‘The alarm bell of anxiety’ that Alfred and Enid Lambert hear ringing on the first page of The Corrections will ring for the reader as well throughout the first 12 pages of Jonathan Franzen's much-hyped third novel. The belabored metaphors suffusing these pages and the hysteria of an episode in which nothing more happens than the mailman comes to the door will make even the most forgiving of readers wonder, ‘Should I actually read the next 540 pages of this?’

The answer is yes. Not only does the novel immediately improve, but the realization that Franzen probably intended the difficult beginning comes quickly, when Chip, Alfred and Enid's feckless middle child, is introduced. Fired by the college where he taught for sleeping with a student, Chip relocates to New York City where he takes up part-time legal proofreading, writing for an arts monthly, and begins work on a screenplay entitled ‘The Academy Purple,’ which opens with a six page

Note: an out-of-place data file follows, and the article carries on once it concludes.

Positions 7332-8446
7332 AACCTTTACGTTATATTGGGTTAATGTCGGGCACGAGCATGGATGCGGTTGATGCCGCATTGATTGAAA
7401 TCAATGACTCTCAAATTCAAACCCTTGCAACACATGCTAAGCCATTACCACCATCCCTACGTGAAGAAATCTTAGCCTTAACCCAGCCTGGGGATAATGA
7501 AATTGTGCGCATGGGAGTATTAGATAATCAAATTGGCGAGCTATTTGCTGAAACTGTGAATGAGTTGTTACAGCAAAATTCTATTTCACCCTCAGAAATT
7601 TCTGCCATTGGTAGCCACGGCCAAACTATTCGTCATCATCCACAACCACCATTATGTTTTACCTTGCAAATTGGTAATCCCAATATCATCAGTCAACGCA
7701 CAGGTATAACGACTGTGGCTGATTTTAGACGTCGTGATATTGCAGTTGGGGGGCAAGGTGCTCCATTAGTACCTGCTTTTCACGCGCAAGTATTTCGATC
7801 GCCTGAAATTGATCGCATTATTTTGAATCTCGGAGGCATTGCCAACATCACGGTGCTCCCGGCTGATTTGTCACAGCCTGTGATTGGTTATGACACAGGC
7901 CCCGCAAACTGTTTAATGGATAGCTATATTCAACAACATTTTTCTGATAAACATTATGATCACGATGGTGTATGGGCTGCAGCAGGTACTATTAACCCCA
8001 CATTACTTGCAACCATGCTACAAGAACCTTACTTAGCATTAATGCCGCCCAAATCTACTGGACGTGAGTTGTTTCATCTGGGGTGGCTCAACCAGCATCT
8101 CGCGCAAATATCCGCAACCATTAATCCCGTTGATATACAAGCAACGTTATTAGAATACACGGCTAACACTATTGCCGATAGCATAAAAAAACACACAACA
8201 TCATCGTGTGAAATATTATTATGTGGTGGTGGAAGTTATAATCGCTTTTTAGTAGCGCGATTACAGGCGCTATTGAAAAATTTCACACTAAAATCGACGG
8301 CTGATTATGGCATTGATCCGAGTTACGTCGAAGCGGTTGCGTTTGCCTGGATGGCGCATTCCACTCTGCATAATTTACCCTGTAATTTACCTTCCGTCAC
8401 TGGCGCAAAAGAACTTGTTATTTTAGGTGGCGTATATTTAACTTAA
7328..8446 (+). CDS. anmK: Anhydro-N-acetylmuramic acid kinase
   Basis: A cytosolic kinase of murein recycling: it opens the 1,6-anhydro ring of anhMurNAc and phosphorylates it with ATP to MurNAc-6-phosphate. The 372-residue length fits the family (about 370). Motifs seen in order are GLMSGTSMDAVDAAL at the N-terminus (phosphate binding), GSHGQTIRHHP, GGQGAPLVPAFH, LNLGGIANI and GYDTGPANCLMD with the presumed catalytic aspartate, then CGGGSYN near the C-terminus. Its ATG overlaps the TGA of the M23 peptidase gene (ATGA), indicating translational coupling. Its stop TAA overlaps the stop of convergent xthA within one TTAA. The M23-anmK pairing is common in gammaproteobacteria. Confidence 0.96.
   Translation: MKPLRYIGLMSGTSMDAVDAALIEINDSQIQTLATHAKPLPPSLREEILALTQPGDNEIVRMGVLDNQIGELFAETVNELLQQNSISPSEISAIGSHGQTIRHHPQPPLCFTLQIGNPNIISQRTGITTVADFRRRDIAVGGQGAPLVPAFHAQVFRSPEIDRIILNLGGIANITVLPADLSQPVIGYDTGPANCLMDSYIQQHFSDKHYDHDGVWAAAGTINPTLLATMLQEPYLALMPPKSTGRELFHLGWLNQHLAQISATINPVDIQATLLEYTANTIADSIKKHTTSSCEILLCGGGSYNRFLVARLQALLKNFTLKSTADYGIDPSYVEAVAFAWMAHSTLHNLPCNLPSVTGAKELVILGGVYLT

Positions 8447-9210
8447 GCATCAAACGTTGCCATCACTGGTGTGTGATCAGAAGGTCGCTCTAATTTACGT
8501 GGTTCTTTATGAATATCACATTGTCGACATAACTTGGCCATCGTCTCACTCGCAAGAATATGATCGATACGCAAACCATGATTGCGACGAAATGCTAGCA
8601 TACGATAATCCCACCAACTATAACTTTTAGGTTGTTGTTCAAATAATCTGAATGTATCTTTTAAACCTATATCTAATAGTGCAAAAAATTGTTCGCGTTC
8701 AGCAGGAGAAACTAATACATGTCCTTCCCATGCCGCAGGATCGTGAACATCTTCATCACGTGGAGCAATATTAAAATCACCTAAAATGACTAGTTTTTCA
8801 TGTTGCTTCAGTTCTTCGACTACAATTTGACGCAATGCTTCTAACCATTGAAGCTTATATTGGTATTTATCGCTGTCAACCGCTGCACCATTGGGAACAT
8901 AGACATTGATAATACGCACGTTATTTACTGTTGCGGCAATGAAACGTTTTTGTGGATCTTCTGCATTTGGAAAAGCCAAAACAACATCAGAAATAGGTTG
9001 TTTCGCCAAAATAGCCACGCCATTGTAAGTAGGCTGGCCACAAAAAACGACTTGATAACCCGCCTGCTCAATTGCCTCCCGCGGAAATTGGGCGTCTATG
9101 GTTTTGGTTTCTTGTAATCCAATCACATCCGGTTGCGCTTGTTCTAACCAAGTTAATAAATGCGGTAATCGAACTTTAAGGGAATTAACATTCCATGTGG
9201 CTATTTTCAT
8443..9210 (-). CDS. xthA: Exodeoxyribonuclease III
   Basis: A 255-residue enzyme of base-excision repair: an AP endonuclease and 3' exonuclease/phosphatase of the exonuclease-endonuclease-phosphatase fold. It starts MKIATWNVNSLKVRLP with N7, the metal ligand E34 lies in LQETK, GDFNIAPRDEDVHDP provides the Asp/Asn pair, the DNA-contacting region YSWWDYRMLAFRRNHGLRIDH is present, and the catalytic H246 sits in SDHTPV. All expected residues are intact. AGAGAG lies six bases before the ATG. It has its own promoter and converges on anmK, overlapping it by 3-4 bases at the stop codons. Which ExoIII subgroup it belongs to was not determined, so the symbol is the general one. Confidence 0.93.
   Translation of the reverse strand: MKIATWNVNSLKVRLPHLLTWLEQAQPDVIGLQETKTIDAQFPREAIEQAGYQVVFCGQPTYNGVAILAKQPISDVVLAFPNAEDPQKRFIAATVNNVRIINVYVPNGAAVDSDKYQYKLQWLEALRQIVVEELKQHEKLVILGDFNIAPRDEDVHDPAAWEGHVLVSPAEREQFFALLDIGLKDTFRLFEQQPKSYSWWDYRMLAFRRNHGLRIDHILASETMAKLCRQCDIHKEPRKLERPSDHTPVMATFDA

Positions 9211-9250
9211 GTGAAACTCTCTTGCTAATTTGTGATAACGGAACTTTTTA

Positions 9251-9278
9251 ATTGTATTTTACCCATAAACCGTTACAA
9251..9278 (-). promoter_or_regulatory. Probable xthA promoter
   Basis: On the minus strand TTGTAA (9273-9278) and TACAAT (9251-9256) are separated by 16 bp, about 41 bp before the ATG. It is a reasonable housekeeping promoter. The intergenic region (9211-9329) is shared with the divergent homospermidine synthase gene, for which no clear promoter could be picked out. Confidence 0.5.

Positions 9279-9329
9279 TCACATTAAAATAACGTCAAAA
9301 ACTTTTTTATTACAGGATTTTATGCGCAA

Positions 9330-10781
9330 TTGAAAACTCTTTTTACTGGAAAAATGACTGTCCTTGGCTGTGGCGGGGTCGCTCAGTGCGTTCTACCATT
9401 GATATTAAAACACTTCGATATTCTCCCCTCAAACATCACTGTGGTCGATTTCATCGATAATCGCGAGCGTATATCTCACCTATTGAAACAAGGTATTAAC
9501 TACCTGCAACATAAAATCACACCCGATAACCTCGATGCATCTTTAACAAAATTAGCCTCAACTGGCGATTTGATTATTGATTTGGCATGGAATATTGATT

monologue. ‘My idea,’ Chip tries to explain to his girlfriend as she's leaving him, is ‘to have this 'hump' that the moviegoer has to get over. Putting something off-putting at the beginning, it's a classic modernist strategy. There's a lot of rich suspense toward the end.’

It seems too obvious to be a coincidence — the hump at the beginning of the screenplay reflecting the hump at the beginning of the novel, especially as the care and control that Franzen exerts over his characters, their relationships and the locales they inhabit in the remainder of the novel becomes apparent. Nothing else in the book is as clunky as the opening pages.

There is not much plot to The Corrections: Enid, the social-climbing, prudish, delusionally optimistic matriarch, wishes to reunite her family in the fictional midwestern city of St. Jude (St. Louis) for one final Christmas. The enthusiasm of the other family members for a holiday together is muted.

Alfred, afflicted with Parkinson's disease and increasingly addled by dementia, is too concerned with his weakening mind to pay much attention to Enid's plans. Irascible and emotionally distant, the principled, repressed man is left confused and only occasionally lucid; he struggles constantly to comprehend what's around him, but it's an effort he's growing weary of, a mental state artfully and disturbingly described by Franzen.